“During the COVID period, much education has shifted to computers and screen media. Although the kids are mostly back in school, teachers are using screens to a greater extent than before,” Wills said. “In the past, you would usually let your child come home and then worry about on-screen media activity, but they are already coming home from school after being exposed at school more than before.”

Many parents try to limit children’s screen activity by using timers to turn off devices when the kids have had enough, Wills said. They also set up other activities, “basically trying to get their kids to focus on things other than the screens.”

In the meantime, Prinstein recommends that parents set a firm 9 p.m. screen time limit.

“We just need that as a rule. We can’t disturb sleep. Sleep is incredibly important for brain development, and the number one reason kids don’t get the recommended amount of sleep is their screens,” Prinstein said.


Parents should also use timers and controls to ensure they limit what kids can do on devices and for how long. “They’re not perfect, but at least it’s a start,” said Prinstein.

Finally, parents need to be open with their children about whether the children themselves feel they are using too much screens.

“We’re seeing a remarkable amount of problematic screen time use,” Prinstein said. “In other words, using screen time looks a bit like an addiction.”

More information

The European Network for Problematic Usage of the Internet looks at the effects of excessive screen use in more detail.


SOURCES: Marc Potenza, MD, PhD, Professor, Psychiatry, Yale School of Medicine Children’s Study Center, New Haven, Connecticut; Cheryl Wills, MD, Director of Child Psychiatry, MetroHealth System, Cleveland, Ohio; Mitch Prinstein, PhD, Chief Science Officer, American Psychological Association; Behavioral Addiction JournalMarch 20, 2023 online

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Zorro Launches with $11.5M to Revolutionize Employee Health Benefits




What you should know:

ZoroA digital health Company that optimizes the healthcare experience for employees, employers and brokers announced its launch from stealth with an $11.5 million seed funding round co-led by Pitango And 10D.

– The process of providing employee benefits is complicated, opaque and onerous. For employers and agents, offering benefits often results in unpredictable budgets, endless administration, and a distraction from core business. For employees, health benefits are universal and all too often completely out of their control.

– Zorro plans to use the seed funding to further expand R&D efforts and scale customer operations.

How Zoro works

Zorro analyzes employers’ performance targets to create a top-down predictable budget and performance allowances per employee or group of employees. It also offers an end-to-end insurance management solution that offers a single, comprehensive platform that makes managing claims seamless and effective. In addition, Zorro acts as a financial companion, analyzing employees’ health needs, family situation, risk tolerance and other personal characteristics. It then generates a recommended service package consisting of health insurance, supplementary insurance, specialized digital health solutions and other value-added financial services.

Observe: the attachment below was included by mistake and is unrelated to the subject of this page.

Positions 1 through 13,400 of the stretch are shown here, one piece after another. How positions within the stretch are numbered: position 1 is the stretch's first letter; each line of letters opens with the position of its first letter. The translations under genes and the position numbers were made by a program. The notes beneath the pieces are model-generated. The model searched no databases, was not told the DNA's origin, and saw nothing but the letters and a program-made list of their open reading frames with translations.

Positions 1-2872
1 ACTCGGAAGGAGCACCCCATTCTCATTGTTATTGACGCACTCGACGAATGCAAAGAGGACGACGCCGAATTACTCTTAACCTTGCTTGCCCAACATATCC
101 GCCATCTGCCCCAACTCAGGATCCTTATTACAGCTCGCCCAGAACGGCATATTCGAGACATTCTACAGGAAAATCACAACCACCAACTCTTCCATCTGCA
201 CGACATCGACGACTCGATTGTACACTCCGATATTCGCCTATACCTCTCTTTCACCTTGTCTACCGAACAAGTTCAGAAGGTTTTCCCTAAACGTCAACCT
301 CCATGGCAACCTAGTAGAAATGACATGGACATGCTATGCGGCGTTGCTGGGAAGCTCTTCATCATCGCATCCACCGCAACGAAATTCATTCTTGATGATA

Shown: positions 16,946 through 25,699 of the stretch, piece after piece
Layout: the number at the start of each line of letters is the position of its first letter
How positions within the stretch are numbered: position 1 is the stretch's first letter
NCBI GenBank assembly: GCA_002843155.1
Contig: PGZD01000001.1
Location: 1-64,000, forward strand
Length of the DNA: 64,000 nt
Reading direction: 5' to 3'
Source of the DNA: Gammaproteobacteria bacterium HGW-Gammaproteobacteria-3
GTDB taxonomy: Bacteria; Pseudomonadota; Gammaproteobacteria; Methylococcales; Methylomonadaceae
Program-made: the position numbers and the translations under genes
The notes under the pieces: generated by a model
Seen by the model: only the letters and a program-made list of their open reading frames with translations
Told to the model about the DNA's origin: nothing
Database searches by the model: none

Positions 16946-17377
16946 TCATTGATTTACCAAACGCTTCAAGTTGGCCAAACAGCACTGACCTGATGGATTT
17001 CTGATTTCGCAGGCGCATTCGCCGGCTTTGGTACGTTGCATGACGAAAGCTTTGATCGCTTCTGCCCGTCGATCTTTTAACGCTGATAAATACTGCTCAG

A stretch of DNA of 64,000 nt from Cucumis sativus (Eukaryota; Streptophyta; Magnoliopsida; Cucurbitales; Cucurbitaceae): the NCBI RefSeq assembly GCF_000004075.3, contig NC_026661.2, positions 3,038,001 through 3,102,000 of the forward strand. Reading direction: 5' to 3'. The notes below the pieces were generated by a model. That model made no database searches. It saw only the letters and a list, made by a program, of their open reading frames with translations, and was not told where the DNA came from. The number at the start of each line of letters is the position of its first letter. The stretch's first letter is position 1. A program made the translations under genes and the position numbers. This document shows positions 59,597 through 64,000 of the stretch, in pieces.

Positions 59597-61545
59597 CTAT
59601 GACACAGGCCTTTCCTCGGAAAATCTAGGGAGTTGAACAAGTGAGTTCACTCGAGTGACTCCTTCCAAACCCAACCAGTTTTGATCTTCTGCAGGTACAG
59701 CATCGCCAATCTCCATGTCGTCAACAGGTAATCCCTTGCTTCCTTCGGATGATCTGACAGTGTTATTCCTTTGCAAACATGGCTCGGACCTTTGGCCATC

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Here is where the debate on Social Security and Medicare stands in Congress




As lawmakers near an impending debt ceiling deadline, the battle over what to do with entitlement programs like Medicare and Social Security continues to be fought across party lines.

Republicans have demanded commitments from Democrats to cut spending in exchange for raising the debt ceiling, but said entitlement programs aren’t on the chopping block.

President Biden and the Democrats have still tried to frame the GOP’s desire for spending cuts as an attack on Medicare and Social Security. At current rates, Medicare funding is expected to hit a deficit in 2028, with Social Security following in 2032.

Social Security, Medicare, and Medicaid currently make up nearly half of the entire federal budget, at a total annual cost of $2.7 trillion.

Here is the Capitol debate on the future of the programs.


A scattered Republican embassy

A number of policy options have been proposed by GOP lawmakers in both the House and Senate for what to do with the future of entitlement programs. Options ranged from not touching the programs, to raising age requirements, to having the programs shut down on a regular basis, which would require renewed approval from Congress.

Sen. Rick Scott (R-Fla.) caused a stir last year when he released his 12-point Rescue America plan, which originally proposed scrapping all federal legislation after five years and prompting Congress to consider whether the Law “worth observing”.

But after intense heat from Democrats and some in his own partyScott changed his plan “to make specific exceptions to Social Security, Medicare, national security, veterans’ benefits, and other essential services.”